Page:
Ah, Mussels. I love 'em. Cindi won't eat them, having survived (barely) a bad mussel in Italy in the fog of the early 90s, Vince won't eat them either since they're shellfish, but I sure as hell will. You should too. Mussels are quick, cheap, delicious and sensual: a dig-in-and-eat-with-your-hands sort of meal.

Now, I'm a self-confessed Heretic and drink red wine with this dish. I figure if I'm eating with my hands and Riding Dirty, I can drink what I like. Champagne works too, but that's Brunch, right?

Feeds a four hungry people as a first course, or maybe just me and Dave.

Material:

Two baguettes
One stick butter, 4 oz.
Warm, softened butter, 1 tsp.
A little olive oil for saute
Dry white wine, 3 cups
Juice of one lemon (not the bottled stuff, that's for cleaning windows)
Two medium shallots, sliced thin
Pinch (1/4 tsp) of Sea salt, the good grey stuff
Black pepper, grind four twists
Mussels, six pounds, rinsed scrubbed and debearded
Handful of flat Italian parsley, chiffonaded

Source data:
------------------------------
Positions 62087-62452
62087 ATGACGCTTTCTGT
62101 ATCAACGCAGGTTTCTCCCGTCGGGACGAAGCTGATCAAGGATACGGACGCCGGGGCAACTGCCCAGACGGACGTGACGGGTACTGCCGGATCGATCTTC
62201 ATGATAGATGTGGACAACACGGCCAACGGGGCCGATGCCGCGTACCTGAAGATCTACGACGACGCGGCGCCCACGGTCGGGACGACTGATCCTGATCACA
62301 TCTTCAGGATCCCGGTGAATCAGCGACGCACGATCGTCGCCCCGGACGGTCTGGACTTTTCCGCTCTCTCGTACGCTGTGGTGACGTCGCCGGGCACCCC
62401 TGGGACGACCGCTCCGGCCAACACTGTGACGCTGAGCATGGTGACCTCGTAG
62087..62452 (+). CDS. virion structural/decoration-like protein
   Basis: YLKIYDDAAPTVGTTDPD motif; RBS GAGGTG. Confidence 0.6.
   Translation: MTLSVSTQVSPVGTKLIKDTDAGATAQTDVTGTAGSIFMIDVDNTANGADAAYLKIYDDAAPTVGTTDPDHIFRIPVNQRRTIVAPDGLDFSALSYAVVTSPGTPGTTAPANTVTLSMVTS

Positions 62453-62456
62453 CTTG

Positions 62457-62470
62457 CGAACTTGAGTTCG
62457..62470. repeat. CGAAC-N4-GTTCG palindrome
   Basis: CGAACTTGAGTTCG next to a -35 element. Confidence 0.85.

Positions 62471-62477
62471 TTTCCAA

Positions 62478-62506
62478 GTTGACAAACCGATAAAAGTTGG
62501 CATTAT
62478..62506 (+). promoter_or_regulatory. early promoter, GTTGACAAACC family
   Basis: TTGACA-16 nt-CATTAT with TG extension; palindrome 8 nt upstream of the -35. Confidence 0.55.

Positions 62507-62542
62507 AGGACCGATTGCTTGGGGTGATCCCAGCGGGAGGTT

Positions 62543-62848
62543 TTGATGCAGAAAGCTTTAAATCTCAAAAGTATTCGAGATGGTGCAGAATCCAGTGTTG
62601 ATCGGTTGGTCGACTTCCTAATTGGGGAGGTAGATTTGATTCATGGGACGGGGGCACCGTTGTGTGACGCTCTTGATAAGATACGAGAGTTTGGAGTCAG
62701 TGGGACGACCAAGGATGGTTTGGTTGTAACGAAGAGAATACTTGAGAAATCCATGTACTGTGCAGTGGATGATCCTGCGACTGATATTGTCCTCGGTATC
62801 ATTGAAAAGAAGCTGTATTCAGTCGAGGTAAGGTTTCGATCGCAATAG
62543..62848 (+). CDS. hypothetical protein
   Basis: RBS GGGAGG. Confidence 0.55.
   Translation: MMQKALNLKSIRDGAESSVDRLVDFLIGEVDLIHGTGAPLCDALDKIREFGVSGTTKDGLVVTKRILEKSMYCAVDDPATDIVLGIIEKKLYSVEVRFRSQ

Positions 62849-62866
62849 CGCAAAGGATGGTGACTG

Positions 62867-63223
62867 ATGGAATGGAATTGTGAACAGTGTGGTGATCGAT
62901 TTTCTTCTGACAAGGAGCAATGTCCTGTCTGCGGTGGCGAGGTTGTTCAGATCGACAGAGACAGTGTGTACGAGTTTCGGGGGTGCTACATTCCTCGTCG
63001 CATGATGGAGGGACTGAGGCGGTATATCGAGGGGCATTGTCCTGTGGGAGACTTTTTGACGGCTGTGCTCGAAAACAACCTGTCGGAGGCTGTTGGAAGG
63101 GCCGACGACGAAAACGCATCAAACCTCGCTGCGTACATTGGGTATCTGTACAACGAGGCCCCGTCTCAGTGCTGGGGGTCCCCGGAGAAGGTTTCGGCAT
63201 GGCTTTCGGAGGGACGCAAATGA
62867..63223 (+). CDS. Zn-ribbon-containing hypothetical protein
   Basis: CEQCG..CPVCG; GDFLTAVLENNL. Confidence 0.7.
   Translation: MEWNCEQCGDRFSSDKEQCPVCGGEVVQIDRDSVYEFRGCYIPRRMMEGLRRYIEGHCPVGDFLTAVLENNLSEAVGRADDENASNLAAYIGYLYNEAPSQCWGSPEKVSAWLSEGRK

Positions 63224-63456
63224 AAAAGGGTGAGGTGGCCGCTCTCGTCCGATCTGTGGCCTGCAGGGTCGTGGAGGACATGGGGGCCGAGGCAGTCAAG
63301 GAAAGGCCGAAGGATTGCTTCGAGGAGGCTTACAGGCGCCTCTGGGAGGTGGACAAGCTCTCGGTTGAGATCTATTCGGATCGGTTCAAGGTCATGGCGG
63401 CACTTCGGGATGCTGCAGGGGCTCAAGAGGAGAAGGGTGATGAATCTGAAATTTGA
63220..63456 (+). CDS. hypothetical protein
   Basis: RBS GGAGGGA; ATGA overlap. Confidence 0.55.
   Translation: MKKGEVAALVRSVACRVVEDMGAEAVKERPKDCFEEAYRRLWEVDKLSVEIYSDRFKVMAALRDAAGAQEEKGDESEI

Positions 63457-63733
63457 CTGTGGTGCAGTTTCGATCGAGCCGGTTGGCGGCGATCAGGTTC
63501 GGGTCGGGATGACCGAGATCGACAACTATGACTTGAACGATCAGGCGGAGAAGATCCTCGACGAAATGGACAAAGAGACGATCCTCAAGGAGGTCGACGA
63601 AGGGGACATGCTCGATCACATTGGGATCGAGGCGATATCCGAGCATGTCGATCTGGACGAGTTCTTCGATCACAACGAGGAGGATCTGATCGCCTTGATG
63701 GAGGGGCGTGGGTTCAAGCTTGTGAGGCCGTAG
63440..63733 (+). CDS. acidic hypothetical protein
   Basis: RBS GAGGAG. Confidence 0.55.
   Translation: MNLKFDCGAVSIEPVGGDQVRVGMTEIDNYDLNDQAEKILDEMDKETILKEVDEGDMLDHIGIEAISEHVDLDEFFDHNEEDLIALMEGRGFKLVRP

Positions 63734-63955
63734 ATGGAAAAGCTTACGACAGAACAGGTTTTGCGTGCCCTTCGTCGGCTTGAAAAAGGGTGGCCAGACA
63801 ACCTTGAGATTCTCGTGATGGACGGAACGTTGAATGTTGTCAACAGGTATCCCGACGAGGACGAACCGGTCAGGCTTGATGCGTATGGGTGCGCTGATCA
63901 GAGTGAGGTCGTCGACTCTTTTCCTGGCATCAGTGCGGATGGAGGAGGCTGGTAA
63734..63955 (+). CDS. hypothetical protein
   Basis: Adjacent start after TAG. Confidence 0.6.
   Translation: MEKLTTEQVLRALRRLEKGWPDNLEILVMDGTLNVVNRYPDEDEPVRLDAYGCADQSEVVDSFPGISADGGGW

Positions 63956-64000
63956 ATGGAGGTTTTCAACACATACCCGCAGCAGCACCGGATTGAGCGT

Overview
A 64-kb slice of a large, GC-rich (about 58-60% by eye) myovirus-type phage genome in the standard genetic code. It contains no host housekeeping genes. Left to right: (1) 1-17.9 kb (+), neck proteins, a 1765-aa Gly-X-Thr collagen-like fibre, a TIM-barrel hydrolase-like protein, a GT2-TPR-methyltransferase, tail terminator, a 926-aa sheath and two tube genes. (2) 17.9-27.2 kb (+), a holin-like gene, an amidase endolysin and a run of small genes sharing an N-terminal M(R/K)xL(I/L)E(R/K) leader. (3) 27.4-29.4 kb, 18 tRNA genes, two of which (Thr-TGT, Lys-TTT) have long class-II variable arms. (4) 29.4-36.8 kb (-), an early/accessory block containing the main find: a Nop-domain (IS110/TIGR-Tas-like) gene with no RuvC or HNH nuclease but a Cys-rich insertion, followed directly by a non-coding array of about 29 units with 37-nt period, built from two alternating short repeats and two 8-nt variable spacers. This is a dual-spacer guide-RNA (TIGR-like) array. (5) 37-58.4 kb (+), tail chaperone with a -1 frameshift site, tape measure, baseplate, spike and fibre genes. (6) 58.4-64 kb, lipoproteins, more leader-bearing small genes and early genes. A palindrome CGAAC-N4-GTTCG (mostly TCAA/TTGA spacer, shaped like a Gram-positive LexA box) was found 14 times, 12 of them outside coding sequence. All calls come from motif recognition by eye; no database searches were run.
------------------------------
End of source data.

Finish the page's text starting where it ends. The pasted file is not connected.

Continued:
Procedure:

Use your Dutch Oven (food snob-speak for Big Pot With A Lid) and melt the stick of butter and add a shot of olive oil, just a touch. Saute the shallots until they soften and just start to color. You don't want brown here. Dump in the wine, lemon, salt and pepper and bring the pot to a boil. Crank up the heat to Full Metal Jacket.

When the wine is boiling, dump in the mussels and slam on the lid. Keep the lid down tight and let the mussels steam and the wine reduce for about ten minutes. When the mussels are all open, uncover, toss in the parsley and swirl in the softened butter. Take off the heat and serve in a BIG warmed bowl with hunks of baguette to soak up the sauce.

Variations:

Add a clove of slivered garlic or 1 tsp of whole coriander seeds along with the wine. If you do the coriander, consider substituting cilantro for the parsley above. It's a different dish entirely and very, very good.

Notes:

Mussels should be FRESH and smell of deep ocean water, not low tide at Jones Beach. They should be heavy and closed tight. Hollow-sounding, open or stinky mussels will get you a miserable day off work and piss off your friends who thought you were _finally_ learning to cook.